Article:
Constitutional process of declaring war must remain
The following editorial appears on Bloomberg Opinion:
Americans might differ over the finer points of the Founding Fathers’ plan to share war-making authority between the executive and legislative branches, but the basic principle has always been clear. Congress, and only Congress, has the power to declare war; the president and his military advisers are responsible for waging it.
Lawmakers’ latest attempt to restate their constitutional prerogative has those aims backward.
Since the start of this century, three consecutive presidents expanded the war against terrorism well beyond its original purposes – yet Congress repeatedly failed to update or set aside the measures it passed in 2001 and 2002 authorizing the invasions of Afghanistan and Iraq. Lawmakers back then had no inkling of the future rise of Islamic State, the Syrian civil war, or the spread of Islamic extremism in northern Africa and the Arabian Peninsula. Those initial authorizations have been stretched beyond the bounds of plausibility.
Now a couple of Senate heavy hitters – the Republican chairman of the Foreign Relations Committee, Bob Corker, and former Democratic vice-presidential nominee Tim Kaine – have put together an authorization bill supplanting the previous two. Unlike previous proposals, it has a chance of actually getting to a floor vote.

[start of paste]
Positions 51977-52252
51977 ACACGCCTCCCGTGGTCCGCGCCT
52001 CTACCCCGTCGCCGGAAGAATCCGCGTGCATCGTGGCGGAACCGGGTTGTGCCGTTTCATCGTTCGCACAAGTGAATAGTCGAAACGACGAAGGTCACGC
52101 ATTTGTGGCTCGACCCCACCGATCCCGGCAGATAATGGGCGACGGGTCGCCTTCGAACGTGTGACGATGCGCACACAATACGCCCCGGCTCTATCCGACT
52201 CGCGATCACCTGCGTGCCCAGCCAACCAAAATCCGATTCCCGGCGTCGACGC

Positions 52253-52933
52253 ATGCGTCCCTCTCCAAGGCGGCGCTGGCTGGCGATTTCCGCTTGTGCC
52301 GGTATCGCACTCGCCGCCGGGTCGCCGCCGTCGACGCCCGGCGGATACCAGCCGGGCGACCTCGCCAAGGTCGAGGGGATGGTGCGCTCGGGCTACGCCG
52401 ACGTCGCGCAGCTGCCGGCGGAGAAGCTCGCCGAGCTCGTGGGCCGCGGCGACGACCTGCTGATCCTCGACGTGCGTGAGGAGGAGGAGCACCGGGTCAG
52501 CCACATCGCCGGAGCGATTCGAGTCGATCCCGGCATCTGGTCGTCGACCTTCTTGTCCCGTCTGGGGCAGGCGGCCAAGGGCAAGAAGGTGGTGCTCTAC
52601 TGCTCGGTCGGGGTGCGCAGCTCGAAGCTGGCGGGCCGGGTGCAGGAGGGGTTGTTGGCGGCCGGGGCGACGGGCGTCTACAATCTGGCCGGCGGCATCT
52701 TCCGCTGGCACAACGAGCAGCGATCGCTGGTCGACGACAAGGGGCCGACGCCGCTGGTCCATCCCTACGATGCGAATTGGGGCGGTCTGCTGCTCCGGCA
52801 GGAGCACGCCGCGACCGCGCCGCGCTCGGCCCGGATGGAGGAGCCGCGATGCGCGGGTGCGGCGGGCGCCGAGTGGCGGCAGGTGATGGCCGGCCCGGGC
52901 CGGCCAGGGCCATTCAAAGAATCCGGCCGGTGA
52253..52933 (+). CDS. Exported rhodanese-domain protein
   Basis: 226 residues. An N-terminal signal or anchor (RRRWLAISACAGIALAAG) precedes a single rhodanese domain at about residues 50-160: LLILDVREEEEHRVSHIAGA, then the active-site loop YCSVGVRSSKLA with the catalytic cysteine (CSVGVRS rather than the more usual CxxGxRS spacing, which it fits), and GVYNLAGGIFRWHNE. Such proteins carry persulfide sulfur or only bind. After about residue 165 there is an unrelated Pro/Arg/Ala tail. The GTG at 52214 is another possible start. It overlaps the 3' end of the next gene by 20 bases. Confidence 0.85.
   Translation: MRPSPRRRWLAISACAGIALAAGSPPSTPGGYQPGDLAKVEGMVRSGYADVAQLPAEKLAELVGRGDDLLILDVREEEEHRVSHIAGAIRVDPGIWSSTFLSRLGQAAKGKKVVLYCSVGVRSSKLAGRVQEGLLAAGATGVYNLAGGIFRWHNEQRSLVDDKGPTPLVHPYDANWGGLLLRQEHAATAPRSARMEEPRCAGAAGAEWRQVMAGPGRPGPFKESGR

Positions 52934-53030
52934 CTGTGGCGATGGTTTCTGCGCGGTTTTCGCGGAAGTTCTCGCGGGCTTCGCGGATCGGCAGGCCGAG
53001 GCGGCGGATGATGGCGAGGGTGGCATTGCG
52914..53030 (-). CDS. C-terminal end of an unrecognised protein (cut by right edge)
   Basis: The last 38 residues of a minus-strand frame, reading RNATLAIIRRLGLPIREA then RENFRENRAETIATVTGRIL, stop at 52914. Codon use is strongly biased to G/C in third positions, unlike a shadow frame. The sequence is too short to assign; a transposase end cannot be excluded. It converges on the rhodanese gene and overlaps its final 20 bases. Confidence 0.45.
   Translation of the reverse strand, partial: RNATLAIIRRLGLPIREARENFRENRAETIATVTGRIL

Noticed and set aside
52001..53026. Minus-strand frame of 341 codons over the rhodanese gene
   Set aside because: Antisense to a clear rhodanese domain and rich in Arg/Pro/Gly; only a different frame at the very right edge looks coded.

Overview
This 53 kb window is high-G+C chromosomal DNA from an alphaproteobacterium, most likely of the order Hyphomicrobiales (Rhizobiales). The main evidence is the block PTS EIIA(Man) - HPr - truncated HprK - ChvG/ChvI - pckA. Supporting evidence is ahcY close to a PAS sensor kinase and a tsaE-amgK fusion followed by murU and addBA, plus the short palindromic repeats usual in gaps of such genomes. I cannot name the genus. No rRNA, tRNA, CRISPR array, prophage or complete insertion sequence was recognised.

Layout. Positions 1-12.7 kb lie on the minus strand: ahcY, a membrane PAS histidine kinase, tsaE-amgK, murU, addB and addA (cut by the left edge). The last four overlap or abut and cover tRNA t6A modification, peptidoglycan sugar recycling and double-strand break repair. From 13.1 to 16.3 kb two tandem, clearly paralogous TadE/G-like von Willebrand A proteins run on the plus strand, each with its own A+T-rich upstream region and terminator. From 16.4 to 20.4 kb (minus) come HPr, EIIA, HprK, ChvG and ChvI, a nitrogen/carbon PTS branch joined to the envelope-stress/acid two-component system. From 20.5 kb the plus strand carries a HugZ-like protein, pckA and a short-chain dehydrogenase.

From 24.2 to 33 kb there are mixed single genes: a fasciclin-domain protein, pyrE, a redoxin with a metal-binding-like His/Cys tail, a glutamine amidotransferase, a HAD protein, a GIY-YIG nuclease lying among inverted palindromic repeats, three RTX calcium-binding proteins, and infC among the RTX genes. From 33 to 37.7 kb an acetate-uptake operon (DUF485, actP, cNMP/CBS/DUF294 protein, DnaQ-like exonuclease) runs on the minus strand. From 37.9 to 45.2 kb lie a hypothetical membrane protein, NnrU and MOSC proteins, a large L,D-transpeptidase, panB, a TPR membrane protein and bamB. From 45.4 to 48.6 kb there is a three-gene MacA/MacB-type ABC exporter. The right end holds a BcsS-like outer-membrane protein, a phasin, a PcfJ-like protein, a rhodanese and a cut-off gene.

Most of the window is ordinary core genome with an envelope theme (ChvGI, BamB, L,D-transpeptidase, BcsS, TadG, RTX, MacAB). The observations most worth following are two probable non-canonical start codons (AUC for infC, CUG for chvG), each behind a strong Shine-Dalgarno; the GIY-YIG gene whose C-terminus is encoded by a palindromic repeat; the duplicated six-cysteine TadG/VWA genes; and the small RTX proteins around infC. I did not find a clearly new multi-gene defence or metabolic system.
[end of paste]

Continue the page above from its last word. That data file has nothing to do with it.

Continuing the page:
On the biggest issue – providing legal footing for the expanded war – the proposal does fairly well. It would explicitly add Islamic State to the list of targeted parties, alongside the Taliban and al-Qaida. It would also give the president authority to take the battle to five named “associated forces,” including al-Qaida offshoots in Syria and Yemen, and to further broaden the mission as new groups appear in new battlefields. Before any such broadening, the White House would have to give Congress a detailed rationale.
All of that is sound. In other ways, the measure is disappointing.
Though it repeals the two earlier authorizations, the bill confusingly adds that it provides “uninterrupted authority” for the use of force authorized in 2001. It’s hard to say what this means, but some fear it might give the president a back-door way to undertake missions not clearly authorized under the new bill.